Sunday, June 07, 2009

Weekend Child

Sam Shirakawa took a break from opera-going to attend the Berlin premiere of a new documentary about Otmar Suitner (this film was shown in at the Museum Of Modern Art in New York City in November 2007 as part of the Berlin in Lights festival):

NACH DER MUSIK (English Title: A Father's Music) [105 mins]
A Documentary on Otmar Suitner by Igor Heitzmann
Premiere: Berlin 17 May

Few are the documentaries about musicians that reveal more about their subjects than their audiences already know -- or should know. Little and much is known about the Austrian conductor Otmar Suitner (pronounced Sweet-ner), who is now 87 years old. Little besides the chronological facts is known about him professionally and personally, primarily because he spent most of his career behind the Iron Curtain, making only periodic guest appearances in the West and Far East. A lot, though, is known about him musically through his huge output of recordings on Communist-backed labels and Japanese imports.

The release of a documentary entitled Nach der Musik is remarkable, because it opens the door -- just a crack-- on a man and musician, who coulda-woulda-shoulda become a Titan among conductors in the second half of the twentieth century. And didn't. But the want of giga-stardom seems of no concern to Suitner. Nor does it worry film maker Igor Heitzmann, possibly because of his relationship to his film's subject:

Heitzmann is Suitner's son out of wedlock.

As Music Director of East Berlin's Staatsoper (1964-1989) and a privileged citizen of the Communist Block, Suitner was pretty much free to shuttle between East and West Berlin during the Cold War. What started off as a regular break from the bleakness of Bebelplatz became a regular necessity after he began an extra-marital relationship with a woman living in West Berlin. She eventually bore Suitner a son-- Igor -- a "Weekend Child" as such progeny were then called. Suitner's (recently deceased) wife discloses that she knew about both the relationship and the child, but she never sought to leave him. A telling glance, gesture, and inflection here and there conspire to obviate the necessity for explanation: there could be no other man for her. The same can be said for why Heitzmann's mother, who also appears in the film, remained single.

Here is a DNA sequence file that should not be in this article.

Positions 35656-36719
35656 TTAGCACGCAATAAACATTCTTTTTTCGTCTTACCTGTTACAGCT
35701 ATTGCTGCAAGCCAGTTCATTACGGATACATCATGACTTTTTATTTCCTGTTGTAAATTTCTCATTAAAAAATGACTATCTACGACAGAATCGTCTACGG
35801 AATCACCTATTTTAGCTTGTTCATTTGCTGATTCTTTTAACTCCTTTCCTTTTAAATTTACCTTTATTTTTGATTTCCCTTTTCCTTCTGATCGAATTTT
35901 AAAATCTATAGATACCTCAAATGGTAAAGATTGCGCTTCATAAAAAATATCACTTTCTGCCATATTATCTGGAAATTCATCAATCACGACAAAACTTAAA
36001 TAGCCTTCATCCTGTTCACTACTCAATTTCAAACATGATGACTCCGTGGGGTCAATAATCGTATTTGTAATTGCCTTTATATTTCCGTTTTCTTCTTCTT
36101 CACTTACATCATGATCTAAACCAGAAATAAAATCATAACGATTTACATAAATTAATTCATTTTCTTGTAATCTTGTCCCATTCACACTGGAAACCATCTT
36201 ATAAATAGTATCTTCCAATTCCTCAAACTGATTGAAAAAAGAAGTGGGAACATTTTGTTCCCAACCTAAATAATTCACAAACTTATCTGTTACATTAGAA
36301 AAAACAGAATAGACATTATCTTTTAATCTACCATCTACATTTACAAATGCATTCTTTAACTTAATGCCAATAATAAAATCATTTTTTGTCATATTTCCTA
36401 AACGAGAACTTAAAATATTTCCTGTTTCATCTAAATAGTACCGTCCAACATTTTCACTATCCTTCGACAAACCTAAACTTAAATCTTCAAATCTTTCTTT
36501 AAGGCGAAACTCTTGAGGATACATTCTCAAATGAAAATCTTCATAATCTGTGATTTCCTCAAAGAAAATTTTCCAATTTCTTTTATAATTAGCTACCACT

Heitzmann reportedly spent four years on the project, much of it, I imagine, chasing down archive performances and news clips. He disperses them generously throughout what emerges as an engrossing labor of love -- as rich in subtle detail as it is thoughtful in design. Heitzmann is indeed his father's son. And here is where Nach der Musik forks away from most other music documentaries: We get a cumulative sense of the ineffable human impulse that sparks the inexplicable musical impulse. Sometimes a book or an article can convey that sense, but only a film or video can (with lucky timing) capture it with that's-it! that's-it! immediacy. Heitzmann lucks out frequently.

Suitner all but disappeared from the musical scene shortly before the Wall crumbled in 1989. Many assumed the Stasi or some other evil had caught up with him. Indeed: Parkinson's. Suitner says he quit because he considered the disease unsightly, even though he acknowledges that some other well-known conductors (past and present) have persevered despite their afflictions. But his reasoning proves disingenuous when, in a revealing sequence, he conducts a portion of his favorite symphony (I won't name it) at a recent reunion with his former colleagues at the Staatsoper. A wonderful performance, profound in its simplicity. I suspect it wasn't embarassment that prompted his withdrawal from the podium; it was abrogation of will.

Suitner attended the premiere two weeks ago at Berlin's fabled art-deco cinema, Babylon. We spoke briefly, and he seemed agreeable to a lengthier conversation soon. I hope he keeps his word.

© Sam H. Shirakawa

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